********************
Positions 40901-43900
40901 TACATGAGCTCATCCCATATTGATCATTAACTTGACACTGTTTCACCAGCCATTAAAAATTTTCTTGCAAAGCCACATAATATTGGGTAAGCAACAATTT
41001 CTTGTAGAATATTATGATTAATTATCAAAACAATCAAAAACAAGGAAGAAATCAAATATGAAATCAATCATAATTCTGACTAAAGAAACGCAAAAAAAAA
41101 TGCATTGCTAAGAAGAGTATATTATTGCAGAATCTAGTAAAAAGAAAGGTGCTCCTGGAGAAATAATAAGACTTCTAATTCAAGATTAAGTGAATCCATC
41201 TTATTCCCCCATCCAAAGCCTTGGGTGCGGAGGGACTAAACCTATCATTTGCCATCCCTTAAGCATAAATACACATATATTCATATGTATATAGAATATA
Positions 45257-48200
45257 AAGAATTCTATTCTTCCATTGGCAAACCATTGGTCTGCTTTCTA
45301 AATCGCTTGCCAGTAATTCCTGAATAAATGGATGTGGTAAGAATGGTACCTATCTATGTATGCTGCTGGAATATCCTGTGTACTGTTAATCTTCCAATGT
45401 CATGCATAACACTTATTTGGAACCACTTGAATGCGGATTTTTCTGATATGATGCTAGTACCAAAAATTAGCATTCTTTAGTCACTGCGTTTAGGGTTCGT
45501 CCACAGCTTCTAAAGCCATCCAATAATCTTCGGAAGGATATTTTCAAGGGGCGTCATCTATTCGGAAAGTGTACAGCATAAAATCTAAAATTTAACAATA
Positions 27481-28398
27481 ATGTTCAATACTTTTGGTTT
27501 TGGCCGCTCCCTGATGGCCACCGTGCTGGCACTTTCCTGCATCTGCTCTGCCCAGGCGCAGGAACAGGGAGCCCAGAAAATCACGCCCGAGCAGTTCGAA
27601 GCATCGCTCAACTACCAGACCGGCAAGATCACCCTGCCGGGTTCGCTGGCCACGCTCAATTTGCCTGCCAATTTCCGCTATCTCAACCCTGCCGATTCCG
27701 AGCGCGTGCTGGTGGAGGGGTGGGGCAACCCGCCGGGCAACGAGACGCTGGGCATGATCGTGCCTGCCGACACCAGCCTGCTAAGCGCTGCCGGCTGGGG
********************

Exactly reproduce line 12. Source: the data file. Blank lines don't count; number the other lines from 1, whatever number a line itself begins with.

27481 ATGTTCAATACTTTTGGTTT